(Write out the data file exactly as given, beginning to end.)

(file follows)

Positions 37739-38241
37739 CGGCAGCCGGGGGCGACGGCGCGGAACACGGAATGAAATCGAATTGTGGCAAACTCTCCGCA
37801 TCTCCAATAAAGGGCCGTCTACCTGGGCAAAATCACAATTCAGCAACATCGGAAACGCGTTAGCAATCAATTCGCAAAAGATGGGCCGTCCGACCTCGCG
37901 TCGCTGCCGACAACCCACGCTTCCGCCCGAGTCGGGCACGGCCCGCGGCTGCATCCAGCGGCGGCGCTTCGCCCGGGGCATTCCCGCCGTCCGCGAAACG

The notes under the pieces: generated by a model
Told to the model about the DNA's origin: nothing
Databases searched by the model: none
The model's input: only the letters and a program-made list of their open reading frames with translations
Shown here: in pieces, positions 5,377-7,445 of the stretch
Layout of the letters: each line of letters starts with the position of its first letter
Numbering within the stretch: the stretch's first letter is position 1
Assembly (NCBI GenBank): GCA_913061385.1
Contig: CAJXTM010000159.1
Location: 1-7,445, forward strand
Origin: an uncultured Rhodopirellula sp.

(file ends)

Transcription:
Positions 37739-38241
37739 CGGCAGCCGGGGGCGACGGCGCGGAACACGGAATGAAATCGAATTGTGGCAAACTCTCCGCA
37801 TCTCCAATAAAGGGCCGTCTACCTGGGCAAAATCACAATTCAGCAACATCGGAAACGCGTTAGCAATCAATTCGCAAAAGATGGGCCGTCCGACCTCGCG
37901 TCGCTGCCGACAACCCACGCTTCCGCCCGAGTCGGGCACGGCCCGCGGCTGCATCCAGCGGCGGCGCTTCGCCCGGGGCATTCCCGCCGTCCGCGAAACG

The notes under the pieces: generated by a model
Told to the model about the DNA's origin: nothing
Databases searched by the model: none
The model's input: only the letters and a program-made list of their open reading frames with translations
Shown here: in pieces, positions 5,377-7,445 of the stretch
Layout of the letters: each line of letters starts with the position of its first letter
Numbering within the stretch: the stretch's first letter is position 1
Assembly (NCBI GenBank): GCA_913061385.1
Contig: CAJXTM010000159.1
Location: 1-7,445, forward strand
Origin: an uncultured Rhodopirellula sp.